Image Chinese fruit and vegetable hawker, Brisbane

TLF ID R8180

This black-and-white photograph shows a Chinese fruit and vegetable seller, or hawker, known as 'Vegetable John' according to the accompanying rather derogatory description of the time, posing at the steps of a suburban house. He is wearing Western-style clothes and is resting his shoulder pole and two very large open-weave cane baskets on the ground. The baskets appear to contain fresh produce. A household garden and picket fence are in the background.




Educational details

Educational value
  • By 1888 Chinese market gardeners provided almost all of Brisbane's fresh fruit and vegetables and the man shown would have sold fresh produce, probably on a regular basis, directly to householders in the suburbs. His stock would have included tomatoes, cauliflowers, herbs, potatoes and leafy vegetables such as lettuces. Many Chinese market gardeners also sold produce at the Roma Street Markets through an agent.
  • This man would have been part of a Chinese community in Brisbane of around 450 people, some probably ex-miners from the gold rushes. In the early 1880s Chinese people tended to be employed as market gardeners, furniture makers, servants and traders. The Immigration Restriction Act of 1901 (one of the Australian laws known as the White Australia Policy) caused a great decline in the Chinese population and the original Chinese market gardens disappeared.
  • The man was probably a member of a group, typically of up to ten people, who leased a market garden and, since most would have had limited English, he would have been assigned to sell the produce as the one most familiar with the language. Such groups often had links with urban Chinese storekeepers who sometimes helped with financial support. This teamwork and networking brought great success, encouraging them to continue to work in Australia.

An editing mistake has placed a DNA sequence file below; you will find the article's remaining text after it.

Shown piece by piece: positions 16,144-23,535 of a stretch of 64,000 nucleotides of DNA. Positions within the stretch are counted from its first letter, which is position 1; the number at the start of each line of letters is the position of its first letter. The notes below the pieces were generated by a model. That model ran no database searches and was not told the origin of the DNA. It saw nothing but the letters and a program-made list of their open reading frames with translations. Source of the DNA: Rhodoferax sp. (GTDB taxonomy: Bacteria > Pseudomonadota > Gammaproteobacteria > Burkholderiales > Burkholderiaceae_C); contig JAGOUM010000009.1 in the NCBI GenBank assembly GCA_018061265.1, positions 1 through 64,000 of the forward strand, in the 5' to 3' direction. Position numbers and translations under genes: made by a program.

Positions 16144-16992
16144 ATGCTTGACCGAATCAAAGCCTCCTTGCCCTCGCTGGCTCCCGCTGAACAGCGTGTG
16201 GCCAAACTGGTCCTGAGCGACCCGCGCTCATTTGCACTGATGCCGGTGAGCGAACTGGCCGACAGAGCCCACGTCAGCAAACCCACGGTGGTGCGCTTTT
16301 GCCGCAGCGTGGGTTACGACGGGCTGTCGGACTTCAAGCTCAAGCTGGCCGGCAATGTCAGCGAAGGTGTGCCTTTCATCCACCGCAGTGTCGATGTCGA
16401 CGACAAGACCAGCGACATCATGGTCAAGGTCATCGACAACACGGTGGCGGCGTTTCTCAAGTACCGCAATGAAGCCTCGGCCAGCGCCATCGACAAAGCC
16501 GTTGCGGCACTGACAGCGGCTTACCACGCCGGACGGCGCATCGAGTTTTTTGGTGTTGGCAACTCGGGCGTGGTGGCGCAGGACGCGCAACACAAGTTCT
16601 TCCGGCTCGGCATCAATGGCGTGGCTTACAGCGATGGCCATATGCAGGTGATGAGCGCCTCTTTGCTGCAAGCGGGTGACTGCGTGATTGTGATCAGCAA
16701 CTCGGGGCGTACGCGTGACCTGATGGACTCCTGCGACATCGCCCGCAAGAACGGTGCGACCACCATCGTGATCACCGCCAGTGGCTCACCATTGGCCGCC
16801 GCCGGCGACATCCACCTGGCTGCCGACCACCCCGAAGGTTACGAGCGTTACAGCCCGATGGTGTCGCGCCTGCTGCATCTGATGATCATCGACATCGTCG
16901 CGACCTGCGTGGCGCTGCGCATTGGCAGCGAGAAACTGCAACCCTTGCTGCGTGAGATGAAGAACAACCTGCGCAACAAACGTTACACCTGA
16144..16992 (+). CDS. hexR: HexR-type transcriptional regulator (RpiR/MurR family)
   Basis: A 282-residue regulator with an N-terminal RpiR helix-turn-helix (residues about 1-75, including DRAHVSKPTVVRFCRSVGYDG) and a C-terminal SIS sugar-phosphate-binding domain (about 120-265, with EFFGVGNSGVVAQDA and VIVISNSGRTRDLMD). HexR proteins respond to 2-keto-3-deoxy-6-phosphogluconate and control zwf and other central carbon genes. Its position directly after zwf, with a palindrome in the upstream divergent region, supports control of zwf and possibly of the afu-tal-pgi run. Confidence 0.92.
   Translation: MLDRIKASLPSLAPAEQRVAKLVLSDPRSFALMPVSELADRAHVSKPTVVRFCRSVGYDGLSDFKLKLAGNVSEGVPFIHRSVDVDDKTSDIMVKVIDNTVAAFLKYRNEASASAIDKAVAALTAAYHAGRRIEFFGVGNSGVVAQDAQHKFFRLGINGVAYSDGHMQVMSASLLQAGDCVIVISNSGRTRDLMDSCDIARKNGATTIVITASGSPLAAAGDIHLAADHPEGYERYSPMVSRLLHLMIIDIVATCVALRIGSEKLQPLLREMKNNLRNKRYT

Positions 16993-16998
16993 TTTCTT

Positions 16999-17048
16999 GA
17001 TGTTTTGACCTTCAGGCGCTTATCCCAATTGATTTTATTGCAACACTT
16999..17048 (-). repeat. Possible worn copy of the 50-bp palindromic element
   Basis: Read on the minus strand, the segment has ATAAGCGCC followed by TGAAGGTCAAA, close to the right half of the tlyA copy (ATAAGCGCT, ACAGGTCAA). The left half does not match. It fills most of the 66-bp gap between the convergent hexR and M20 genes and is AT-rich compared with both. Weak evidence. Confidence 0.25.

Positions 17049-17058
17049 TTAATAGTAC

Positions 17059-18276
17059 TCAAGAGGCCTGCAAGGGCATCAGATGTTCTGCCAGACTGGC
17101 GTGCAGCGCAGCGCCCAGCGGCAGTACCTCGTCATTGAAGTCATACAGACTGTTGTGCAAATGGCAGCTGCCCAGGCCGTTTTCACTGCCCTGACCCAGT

• The hawker's huge carry baskets and their connecting pole would have made him stand out in Brisbane and would have emphasised his difference in the eyes of his customers. Although his wares were essential, he probably would have been treated with suspicion and subjected to discrimination.
  • By hawking produce Chinese market gardeners ensured vegetables became a cheap staple in the Australian diet and contributed greatly to the health of communities such as Brisbane in the late 19th century, often supplying the only fresh produce there was. Chinese market gardens were spread throughout several suburbs, where a few old lychee and mango trees are still growing.
  • At the time market gardening was regarded as a traditional 'Chinese job' in Australia, not subject to competition from Europeans, who were mostly uninterested in the work. In the second half of the 19th century more than 100,000 Chinese arrived in Australia, largely from the poor southern areas around Guangzhou, and were often resented for 'taking jobs', even unwanted jobs, being culturally different and achieving success through their labours.
Year level

4; 5; 6; 7; 8; 9

Learning area
  • History

Other details

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  • Name: State Library of Queensland
  • Organization: State Library of Queensland
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  • Address: QLD, AUSTRALIA
  • URL: http://www.slq.qld.gov.au
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  • Organization: Education Services Australia
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  • Name: State Library of Queensland
  • Organization: State Library of Queensland
  • Address: QLD, AUSTRALIA
  • Publisher
  • Name: Education Services Australia Ltd
  • Organization: Education Services Australia Ltd
  • Description: Publisher
  • Address: VIC, AUSTRALIA
  • URL: http://www.esa.edu.au
  • Resource metadata contributed by
  • Name: Education Services Australia Ltd
  • Organisation: Education Services Australia Ltd
  • Address: AUSTRALIA
  • URL: www.esa.edu.au
Access profile
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Learning Resource Type
  • Image
Rights
  • © Education Services Australia Ltd and State Library of Queensland, 2013, except where indicated under Acknowledgements